Refugees form a specific type of migration, and the current wave comes at a time when public attention has been focused on migration more broadly, including economic migration.
In general, heated debates about migration are often tainted by clichés: that immigrants steal jobs or free ride on social benefits, for instance, or that they are a cost to society. As Special Representative of the UN Secretary General for Migration Peter Sutherland points out, people in most developed countries believe that there are three times as many immigrants residing in their country as there really are.
Yet, immigrants bring clear benefits to destination countries, OECD research finds. “In terms of employment, countries that are home to larger proportions of immigrants tend to have better outcomes”, OECD expert Thomas Liebig writes, arguing that immigrants represent a net benefit to their country of destination. Migrants pay taxes, invest and bring innovation, while their savings lodged in host countries total nearly €400 billion today.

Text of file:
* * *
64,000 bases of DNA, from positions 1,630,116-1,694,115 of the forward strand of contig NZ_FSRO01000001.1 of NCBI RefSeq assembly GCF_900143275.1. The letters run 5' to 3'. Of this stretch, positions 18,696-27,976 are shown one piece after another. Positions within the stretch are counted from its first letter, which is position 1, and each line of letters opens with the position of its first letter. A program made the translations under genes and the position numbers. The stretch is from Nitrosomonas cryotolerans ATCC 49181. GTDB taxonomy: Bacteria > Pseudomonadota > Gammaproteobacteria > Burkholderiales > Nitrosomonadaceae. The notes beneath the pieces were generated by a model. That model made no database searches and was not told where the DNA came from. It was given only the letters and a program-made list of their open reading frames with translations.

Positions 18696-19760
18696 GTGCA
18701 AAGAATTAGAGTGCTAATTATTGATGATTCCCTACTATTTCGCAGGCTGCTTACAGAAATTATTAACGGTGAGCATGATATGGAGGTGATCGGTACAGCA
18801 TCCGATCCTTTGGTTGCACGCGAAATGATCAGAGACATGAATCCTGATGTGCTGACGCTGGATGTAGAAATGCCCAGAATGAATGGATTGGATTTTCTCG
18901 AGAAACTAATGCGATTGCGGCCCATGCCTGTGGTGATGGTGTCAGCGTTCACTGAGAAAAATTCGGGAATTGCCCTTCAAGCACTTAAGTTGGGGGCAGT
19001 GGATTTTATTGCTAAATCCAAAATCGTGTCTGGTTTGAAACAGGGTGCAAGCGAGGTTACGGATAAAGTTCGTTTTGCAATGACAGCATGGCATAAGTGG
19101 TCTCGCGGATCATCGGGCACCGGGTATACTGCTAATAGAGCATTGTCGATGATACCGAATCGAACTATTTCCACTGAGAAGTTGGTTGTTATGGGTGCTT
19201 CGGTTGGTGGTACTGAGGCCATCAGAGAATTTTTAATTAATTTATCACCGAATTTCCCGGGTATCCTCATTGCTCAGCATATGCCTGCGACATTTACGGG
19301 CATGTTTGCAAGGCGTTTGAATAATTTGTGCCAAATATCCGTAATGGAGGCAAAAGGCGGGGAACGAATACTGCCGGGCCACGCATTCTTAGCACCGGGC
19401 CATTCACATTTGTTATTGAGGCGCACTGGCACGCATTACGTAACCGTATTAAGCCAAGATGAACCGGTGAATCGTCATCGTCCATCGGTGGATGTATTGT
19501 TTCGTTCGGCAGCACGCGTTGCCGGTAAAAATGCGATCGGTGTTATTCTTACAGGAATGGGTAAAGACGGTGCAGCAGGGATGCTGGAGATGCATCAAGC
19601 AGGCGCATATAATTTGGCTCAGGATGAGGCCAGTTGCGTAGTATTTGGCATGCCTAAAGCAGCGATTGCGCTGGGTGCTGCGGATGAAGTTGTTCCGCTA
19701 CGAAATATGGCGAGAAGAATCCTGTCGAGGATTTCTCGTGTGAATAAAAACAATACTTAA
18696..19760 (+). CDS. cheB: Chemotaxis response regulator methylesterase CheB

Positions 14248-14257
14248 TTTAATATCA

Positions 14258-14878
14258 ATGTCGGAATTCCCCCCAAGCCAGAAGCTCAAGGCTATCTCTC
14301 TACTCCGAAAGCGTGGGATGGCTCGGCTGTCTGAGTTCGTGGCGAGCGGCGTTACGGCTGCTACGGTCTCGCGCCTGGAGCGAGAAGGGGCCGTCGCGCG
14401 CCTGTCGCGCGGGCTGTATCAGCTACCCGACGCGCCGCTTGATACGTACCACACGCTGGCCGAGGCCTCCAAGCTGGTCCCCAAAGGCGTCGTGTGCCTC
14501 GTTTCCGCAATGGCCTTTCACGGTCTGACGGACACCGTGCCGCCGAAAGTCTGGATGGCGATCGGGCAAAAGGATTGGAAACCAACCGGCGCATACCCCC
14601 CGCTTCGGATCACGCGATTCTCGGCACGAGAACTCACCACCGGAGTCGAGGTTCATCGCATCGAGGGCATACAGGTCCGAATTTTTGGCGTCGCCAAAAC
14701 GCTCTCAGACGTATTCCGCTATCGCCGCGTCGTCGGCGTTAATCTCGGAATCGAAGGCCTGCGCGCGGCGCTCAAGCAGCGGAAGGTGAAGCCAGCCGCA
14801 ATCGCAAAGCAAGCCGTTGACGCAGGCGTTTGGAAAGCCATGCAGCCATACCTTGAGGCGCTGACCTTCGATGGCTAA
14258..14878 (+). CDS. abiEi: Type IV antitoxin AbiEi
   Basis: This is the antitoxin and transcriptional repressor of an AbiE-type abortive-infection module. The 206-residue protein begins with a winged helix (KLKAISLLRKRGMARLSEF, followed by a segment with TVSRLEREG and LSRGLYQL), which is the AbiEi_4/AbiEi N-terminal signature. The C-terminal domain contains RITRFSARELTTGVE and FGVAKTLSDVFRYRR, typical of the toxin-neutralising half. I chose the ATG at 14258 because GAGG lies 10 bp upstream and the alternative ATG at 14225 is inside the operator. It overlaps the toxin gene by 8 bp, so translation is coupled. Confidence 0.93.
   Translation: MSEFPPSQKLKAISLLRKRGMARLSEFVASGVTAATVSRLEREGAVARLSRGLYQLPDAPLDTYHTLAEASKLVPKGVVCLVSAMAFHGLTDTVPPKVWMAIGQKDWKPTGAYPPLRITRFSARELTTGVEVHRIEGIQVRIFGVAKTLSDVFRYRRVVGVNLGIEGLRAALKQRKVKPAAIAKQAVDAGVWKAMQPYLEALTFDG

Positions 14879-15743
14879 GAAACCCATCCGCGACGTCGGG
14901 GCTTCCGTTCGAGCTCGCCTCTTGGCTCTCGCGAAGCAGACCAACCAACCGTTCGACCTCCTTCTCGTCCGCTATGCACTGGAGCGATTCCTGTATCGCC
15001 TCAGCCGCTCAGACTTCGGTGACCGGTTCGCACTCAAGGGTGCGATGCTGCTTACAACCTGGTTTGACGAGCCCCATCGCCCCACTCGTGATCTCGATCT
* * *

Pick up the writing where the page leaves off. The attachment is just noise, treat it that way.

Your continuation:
The picture is not all rosy, however, particularly for the children of immigrants who suffer discrimination and poor job prospects. Some do well, such as a Syrian refugee who made headlines in France by scoring highly in the French Baccalaureate after just three years in the country. But more widely in EU countries, one in five children of immigrants feels discriminated against, and even when they find a job, they are often more overqualified than their native peers, according to Indicators of Immigrant Integration 2015: Settling In.
The annual OECD International Migration Outlook will be issued on 22 September. Watch out for details.
©OECD Observer September 2015